A recent New York Times review compared Breasts: A Natural and Unnatural History (W.W. Norton & Company, 2012) to Rachel Carson’s 1962 classic Silent Spring—but called the new catalog of environmental degradation "far scarier" in that Breasts examines toxins' effects on humans, rather than birds and fish.
We talked with Breast's author Florence WIlliams, a contributing editor at Outside and frequent contributor to The New Republic and The New York Times, about how toxins in our environment concentrate in breasts (and breast milk) and what that may mean for women's health and breast cancer risk.
newhope360: Did you have your breast milk tested? What showed up—or shows up for the average American mom?
Florence Williams: Testing my breast milk is what inspired me to write this book. After my daughter was born, I got an assignment from The New York Times Magazine to write about toxins in breast milk. Mine came back with slightly above U.S. average levels for PBDEs (brominated flame retardants). I also had trace amounts of perchlorate, (an ingredient found in jet fuel), and DDT, even though it’s been banned for nearly 40 years.
Since I wrote the article, PBDEs are being phased out of home furnishings and other uses, so the levels in women are starting to come down. This is a relief, because we have the highest levels in the world by a factor of ten, and it’s highly questionable whether these additives even save lives. Mostly, they make their manufacturers a lot of money.
newhope360: What do these toxins mean for our children?
FW: PBDEs have been shown to cause neurotoxic effects in lab animals and, in limited human studies, the highest levels are linked to infertility and thyroid problems. Naturally, I wondered if I should continue breastfeeding. But after doing a lot of research, I learned that the benefits of breast milk—which include extraordinary immune support—still outweigh the risks.
newhope360: Why are breasts so vulnerable to toxins?
FW: Breasts are vulnerable because they are so fatty, and many of these substances, like flame retardants and organochlorine pesticides, are attracted to fat. These chemicals reside in our tissues for many years. Breasts are normally pretty good at filtering toxins out of breast milk, but not so much the ones residing in fat.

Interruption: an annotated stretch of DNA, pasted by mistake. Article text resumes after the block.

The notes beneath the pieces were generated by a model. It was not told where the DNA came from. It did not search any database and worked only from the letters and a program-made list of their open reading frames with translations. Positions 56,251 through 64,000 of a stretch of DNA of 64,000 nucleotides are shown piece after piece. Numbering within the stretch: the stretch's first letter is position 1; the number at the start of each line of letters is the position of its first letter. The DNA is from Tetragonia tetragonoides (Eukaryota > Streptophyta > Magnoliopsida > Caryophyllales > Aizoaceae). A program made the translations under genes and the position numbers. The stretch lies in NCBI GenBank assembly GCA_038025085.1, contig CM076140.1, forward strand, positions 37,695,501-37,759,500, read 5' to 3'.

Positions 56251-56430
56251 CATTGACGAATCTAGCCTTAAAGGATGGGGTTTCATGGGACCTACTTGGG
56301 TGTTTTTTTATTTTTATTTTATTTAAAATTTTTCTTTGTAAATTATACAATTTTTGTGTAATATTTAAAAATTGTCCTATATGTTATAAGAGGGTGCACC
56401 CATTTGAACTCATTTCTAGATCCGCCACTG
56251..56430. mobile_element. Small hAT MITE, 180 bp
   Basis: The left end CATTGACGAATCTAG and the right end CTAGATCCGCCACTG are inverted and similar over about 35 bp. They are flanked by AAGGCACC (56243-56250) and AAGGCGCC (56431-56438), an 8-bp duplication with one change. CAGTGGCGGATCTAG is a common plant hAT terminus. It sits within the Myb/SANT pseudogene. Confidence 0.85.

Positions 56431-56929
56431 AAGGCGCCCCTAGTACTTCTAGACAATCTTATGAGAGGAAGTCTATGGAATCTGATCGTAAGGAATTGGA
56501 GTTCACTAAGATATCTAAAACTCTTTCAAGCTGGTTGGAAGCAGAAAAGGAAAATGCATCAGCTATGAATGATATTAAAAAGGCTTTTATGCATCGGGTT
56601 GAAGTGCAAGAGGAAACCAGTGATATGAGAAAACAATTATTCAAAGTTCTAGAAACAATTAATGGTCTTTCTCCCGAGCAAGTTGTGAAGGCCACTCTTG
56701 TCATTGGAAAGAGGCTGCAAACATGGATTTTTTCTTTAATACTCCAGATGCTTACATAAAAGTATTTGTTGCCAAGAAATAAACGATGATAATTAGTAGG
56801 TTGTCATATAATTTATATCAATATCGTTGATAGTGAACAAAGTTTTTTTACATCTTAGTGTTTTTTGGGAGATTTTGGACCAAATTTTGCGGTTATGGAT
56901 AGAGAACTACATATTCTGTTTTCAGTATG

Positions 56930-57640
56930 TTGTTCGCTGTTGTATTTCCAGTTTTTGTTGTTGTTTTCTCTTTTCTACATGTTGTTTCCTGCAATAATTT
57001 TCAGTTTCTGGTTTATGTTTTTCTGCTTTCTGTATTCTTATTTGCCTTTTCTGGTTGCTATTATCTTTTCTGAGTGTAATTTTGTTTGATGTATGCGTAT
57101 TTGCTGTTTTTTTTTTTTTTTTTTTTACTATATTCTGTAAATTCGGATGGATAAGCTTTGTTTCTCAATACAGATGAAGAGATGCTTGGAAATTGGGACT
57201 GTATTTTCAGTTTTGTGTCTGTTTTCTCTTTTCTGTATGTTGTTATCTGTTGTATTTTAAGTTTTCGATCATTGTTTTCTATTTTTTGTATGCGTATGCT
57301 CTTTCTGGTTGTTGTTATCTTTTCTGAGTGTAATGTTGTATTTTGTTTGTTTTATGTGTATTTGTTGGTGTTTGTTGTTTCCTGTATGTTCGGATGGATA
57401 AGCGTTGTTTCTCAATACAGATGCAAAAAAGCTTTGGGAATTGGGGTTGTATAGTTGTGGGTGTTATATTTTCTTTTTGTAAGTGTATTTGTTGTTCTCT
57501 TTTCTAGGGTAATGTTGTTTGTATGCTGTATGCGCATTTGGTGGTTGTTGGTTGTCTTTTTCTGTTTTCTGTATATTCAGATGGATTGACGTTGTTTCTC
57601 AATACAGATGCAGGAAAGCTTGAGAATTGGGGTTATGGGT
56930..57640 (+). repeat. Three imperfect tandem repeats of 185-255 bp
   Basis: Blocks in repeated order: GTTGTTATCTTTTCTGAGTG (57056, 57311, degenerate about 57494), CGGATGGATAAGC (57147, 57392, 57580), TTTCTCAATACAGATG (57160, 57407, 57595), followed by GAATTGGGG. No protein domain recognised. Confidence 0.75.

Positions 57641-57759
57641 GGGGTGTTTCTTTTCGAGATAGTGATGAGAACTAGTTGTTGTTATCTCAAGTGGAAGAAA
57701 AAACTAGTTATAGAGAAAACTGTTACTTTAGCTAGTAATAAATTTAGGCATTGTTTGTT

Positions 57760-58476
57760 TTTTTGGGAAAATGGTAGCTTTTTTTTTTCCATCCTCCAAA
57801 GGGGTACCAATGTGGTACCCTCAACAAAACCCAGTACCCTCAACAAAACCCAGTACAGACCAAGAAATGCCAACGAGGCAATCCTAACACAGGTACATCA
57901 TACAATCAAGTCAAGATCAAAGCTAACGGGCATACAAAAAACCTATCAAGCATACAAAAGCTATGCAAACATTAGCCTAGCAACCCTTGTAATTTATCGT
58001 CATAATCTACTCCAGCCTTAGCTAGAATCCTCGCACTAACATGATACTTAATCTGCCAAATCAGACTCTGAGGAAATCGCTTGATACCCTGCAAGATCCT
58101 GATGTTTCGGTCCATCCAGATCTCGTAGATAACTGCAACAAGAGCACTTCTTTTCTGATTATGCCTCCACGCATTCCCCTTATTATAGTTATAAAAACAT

Breasts are also filled with estrogen and progesterone receptors, which helps them "converse" with the body and the world around us. Nature designed them to be very sensitive to environmental cues. Unfortunately, many substances in our modern world have the capacity to resemble those hormones. This may be one reason that breasts are getting bigger and arriving earlier than ever in young girls.
There’s a final reason breasts are vulnerable. Breasts don’t finish growing or developing until the final trimester of pregnancy. For many of us, that happens much later in life than nature intended. So it looks like carcinogens now have a much longer window to act upon undifferentiated breast cells, which are very possibly where tumors start.
newhope360: There have been outbreaks of male breast cancer, which the Environmental Working Group is now calling attention to. How does this happen? Does it add to the evidence for the toxin-breast cancer link?
FW: In my book, I have a chapter about a fascinating and tragic male breast cancer cluster centered around a marine base in North Carolina, Camp Lejeune. It’s now known that Camp Lejeune had the most contaminated public groundwater supply ever discovered in the U.S. This cluster is being carefully studied by the Centers for Disease Control (CDC) and other groups, and it may ultimately teach us more about toxins and breast cancer than we’ve been able to find out previously. Stay tuned.
newhope360: Why else do you think breast cancer has become so prevalent?
FW: There are many contributing factors in modern life, mostly having to do with lifestyle (such as the age at which we have children and whether or not we breastfeed them), diet, and the fact that we are living longer and using better detection. Hormone replacement therapy also plays a role, though a small one in absolute terms. We are now expecting breasts to live a life they’ve never lived before. Throughout our evolutionary history, women were either or pregnant or lactating most of their adult lives. That naturally controlled our exposures to tumor-sensitive hormones.
newhope360: What are most effective tests for early detection?
FW: Mammograms really do save lives, although it’s not as accurate as we’d like. Women with dense breast tissue are at a higher risk for breast cancer. Everyone has their own risk factors, and they should discuss them with their doctor.
newhope360: Did you glean any preventative tips from your research? Do you do anything that you believe might reduce your risk?
FW: Over 90 percent of women with breast cancer have no family history, which means lifestyle and environmental factors play a role. There are some steps we can take to modestly lower our risk: drinking less alcohol, controlling weight gain, staying physically fit, avoiding unnecessary medical radiation (especially in young girls) and exposure to things like cigarette smoke, benzene (an additive in gasoline—step away from the pump!) and heavily perfumed personal care products. Eating a diet high in fiber and vegetables and lower in animal fat also appears beneficial for cancer risk and a lot of other health-related issues.
newhope360: What’s your favorite fun fact about breasts?
FW: That we are the only animal on earth with PEBs—that stands for Permanently Enlarged Breasts. So enjoy them!